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June 21, 2012

This Week In Threat Mongering - The Existential Threats Version
Posted by Michael Cohen


So you ever wonder why it is that Americans are so fearful of the world; so convinced that we as a nation face innumerable threats from foreign bogeyman? This week offered a little bit of cause . . . and a little bit of effect.

First things first: Iran. Unlike most Americans I really miss the Republican presidential primaries; because it really was ground zero for the absolutely, craziest fear-mongering about Iran and its currenty moribound nuclear aspirations. For example, at various points during the GOP primaries Mitt Romney declared that "the greatest threat the world faces is a nuclear Iran"; Rick Santorum said Iran is "ruled by the equivalent of al Qaeda" and Newt Gingrich declared that he wasn't sure the US could "survive" an Iranian nuke. Even the adorable, yet unlikable, Jon Huntsman talked about putting boots on the ground to stop Iran's nuclear aspirations.

But one might have figured that with the primaries done and the need to appease the GOP's right-wing this sort of rhetoric would be packed up and put away and the presumptive Republican nominee would return to just graden-variety saber-rattling. Think again!

Here was Romney this week on Face the Nation:

If I’m President, the Iranians will have no question but that I would be willing to take military action, if necessary, to prevent them from becoming a nuclear threat to the world…I understand that some in the Senate, for instance, have written letters to the President indicating you should know that — that a — a containment strategy is unacceptable. We cannot survive a — a course of action which would include a nuclear Iran, and we must be willing to take any and all action, they must all — all those actions must be on the table.

Think about it: Newt Gingrich could take umbrage at Romney for stealing his crazy over-the-top rhetoric on Iran.

Of course, the notion that the US "cannot survive" an Iranian nuclear bomb is certifiably insane. After all, Mitt Romney was born in 1947, two years before the USSR exploded their first nuclear weapon - and in the 65 years since somehow the US and the world has survived the Soviet Union and now Russia having a nuclear bomb. Indeed, since Romney was born, France, the UK, Israel, China, India, Pakistan and North Korea have all gotten nuclear bombs. Not only has the US survived, it's prospered!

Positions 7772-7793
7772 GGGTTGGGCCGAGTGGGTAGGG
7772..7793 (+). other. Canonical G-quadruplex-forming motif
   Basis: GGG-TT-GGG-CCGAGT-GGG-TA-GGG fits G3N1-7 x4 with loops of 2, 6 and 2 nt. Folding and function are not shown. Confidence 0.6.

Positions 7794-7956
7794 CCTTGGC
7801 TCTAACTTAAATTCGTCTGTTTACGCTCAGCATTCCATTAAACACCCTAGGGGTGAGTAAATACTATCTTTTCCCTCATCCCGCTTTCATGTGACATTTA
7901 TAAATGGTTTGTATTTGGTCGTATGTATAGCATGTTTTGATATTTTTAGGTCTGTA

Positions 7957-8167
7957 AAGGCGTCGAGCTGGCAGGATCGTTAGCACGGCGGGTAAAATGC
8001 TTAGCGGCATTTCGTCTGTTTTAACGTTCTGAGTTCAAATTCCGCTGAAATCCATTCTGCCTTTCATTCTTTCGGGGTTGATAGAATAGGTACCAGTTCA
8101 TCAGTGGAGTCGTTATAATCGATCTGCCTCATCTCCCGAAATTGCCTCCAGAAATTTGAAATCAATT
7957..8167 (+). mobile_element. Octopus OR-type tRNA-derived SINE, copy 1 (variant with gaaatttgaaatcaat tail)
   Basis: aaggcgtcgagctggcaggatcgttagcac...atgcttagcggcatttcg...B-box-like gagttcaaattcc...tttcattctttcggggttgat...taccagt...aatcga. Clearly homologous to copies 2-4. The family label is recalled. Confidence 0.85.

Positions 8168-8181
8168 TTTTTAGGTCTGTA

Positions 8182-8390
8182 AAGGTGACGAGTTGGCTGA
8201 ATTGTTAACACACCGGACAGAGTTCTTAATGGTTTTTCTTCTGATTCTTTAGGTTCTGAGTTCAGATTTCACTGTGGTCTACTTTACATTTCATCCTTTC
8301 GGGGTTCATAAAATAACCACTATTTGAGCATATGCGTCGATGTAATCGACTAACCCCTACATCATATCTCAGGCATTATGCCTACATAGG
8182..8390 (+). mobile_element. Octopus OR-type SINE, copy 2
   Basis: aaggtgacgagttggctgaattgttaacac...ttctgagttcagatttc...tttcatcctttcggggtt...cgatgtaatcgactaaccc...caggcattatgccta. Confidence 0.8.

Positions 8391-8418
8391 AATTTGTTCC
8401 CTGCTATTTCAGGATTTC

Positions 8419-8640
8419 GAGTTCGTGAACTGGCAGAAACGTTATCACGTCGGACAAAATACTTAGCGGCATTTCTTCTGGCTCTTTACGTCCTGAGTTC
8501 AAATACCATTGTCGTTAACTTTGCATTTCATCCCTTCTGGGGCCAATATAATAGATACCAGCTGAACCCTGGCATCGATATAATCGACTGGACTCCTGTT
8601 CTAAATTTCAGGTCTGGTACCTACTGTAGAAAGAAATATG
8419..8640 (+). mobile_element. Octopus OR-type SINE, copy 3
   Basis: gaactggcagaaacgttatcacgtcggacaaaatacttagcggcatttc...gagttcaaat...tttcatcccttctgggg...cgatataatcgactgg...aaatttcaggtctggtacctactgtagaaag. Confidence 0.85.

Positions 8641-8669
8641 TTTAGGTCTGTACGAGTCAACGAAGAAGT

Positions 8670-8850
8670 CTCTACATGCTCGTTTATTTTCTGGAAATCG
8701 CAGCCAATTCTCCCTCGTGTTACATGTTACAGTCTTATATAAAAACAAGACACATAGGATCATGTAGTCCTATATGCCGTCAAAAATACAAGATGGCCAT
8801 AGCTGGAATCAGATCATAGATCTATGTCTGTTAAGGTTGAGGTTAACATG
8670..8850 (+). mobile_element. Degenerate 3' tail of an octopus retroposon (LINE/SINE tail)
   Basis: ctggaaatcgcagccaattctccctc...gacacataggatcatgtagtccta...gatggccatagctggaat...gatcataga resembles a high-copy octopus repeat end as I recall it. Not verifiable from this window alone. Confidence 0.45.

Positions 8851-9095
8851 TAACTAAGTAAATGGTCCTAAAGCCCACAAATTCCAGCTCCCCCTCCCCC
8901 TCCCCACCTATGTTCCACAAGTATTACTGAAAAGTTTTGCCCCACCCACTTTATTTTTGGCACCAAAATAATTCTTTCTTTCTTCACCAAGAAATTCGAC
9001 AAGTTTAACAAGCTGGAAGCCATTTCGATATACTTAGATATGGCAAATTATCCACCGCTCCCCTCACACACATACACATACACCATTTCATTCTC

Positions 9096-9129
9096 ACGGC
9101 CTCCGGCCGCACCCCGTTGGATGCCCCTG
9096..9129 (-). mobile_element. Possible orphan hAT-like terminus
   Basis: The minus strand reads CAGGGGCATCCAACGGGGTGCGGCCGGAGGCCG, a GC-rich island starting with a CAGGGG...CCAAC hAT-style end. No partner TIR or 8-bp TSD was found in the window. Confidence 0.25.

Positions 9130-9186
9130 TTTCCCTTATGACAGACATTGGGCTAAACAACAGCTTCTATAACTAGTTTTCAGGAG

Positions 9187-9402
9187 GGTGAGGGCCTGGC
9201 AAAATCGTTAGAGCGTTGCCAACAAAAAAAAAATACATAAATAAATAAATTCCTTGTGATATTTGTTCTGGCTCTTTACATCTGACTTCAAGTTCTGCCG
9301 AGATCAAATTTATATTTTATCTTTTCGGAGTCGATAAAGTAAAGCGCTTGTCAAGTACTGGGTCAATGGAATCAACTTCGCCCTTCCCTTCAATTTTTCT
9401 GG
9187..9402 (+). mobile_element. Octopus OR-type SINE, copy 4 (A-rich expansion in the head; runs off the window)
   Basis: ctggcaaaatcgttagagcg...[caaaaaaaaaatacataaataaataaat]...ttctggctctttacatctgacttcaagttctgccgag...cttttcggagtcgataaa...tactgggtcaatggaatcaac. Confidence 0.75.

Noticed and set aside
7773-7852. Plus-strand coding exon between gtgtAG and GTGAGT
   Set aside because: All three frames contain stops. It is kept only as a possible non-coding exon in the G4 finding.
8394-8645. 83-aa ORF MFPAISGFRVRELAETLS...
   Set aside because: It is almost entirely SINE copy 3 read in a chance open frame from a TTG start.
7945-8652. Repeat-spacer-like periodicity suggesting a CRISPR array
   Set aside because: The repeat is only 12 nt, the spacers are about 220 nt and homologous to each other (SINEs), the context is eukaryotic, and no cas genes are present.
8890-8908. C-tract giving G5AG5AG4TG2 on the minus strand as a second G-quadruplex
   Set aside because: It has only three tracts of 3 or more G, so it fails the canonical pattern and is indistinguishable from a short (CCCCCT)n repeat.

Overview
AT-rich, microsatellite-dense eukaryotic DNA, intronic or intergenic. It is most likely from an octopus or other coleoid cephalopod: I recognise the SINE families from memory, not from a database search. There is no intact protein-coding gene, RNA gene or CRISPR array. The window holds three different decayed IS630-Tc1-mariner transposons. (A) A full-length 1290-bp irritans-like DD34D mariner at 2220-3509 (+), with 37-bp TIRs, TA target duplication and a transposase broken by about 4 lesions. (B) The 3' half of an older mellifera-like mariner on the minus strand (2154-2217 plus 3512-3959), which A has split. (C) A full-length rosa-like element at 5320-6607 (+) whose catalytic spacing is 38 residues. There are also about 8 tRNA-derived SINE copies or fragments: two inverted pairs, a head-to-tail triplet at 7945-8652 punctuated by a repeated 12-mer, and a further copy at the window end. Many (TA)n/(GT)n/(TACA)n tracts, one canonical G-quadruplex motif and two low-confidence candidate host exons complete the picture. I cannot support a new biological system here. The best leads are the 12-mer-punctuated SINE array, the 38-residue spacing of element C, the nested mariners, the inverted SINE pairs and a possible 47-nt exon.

And the United States dealt with a rather brutal and ideologically-opposed enemy in the Soviet Union that had thousands of nuclear weapons by "containing" it (and this was a legitimate honest to goodness peer rival). Perhaps a good follow-up question to Romney would be, if the United States could contain the USSR for all those many years of the Cold War; and China in the four decades since they got a bomb; and North Korea in the ten years since they joined the nuke club . . why is little old Iran, surrounded by enemies, rife with political discord and featuring a mlitary that is outdated and under-equipped not "containable." (Funny story: here's the actual follow-up question asked by Bob Schieffer of CBS News: "What have you learned out here on the campaign trail? You say you've been talking to regular folks. What are they telling you?")

Now to be sure Romney isn't the only Republican these days saying crazy things about what an Iranian nuke would portend. Last month, on the floor of the US Senate, Senator Lindsay Graham declared that the US is facing an "existential threat" from a nation "that has been a proxy for evil thoughout the planet." He was referring of course to Iran.

Some might just dismiss this over the top language as the usual sort of alarmist fare of the campaign trail. But, these words have an effect - they convince Americans that the world is a far more dangerous place then it really is. Case in point: this new fascinating survey from Dartmouth University on the foreign policy attitudes of Americans.

When asked if they agree of disagree with the notion that the United States faces greater threats now than it did during the Cold War . . . 63% either strongly or somewhat agree. SIXTY-THREE PERCENT! But even worse than that, only 5% strongly disagree with the statement - even though strongly disagree or perhaps "getoutofhere" is the only appropriate response to such a question. 

Granted the Soviet Union was contained during the Cold War; but they still had thousands of weapons pointed at the United States, a poor command and control infrastructure and as late as the early 1980s officials in Washington and the Kremlin actively debated the idea of whether a nuclear exchange was a winnable proposition (there was also the Cuban Missile Crisis). Compare that to today when there is not a single serious security threat to the American people and the US homeland.  More Americans die every year from lightning, drowning in bathtubs and furniture falling on top of them then terrorism and yet a strong majority of Americans think we are in greater danger now then when thousands of nuclear weapons were pointed directly at the United States.

Fear industrial complex . . . take a bow.



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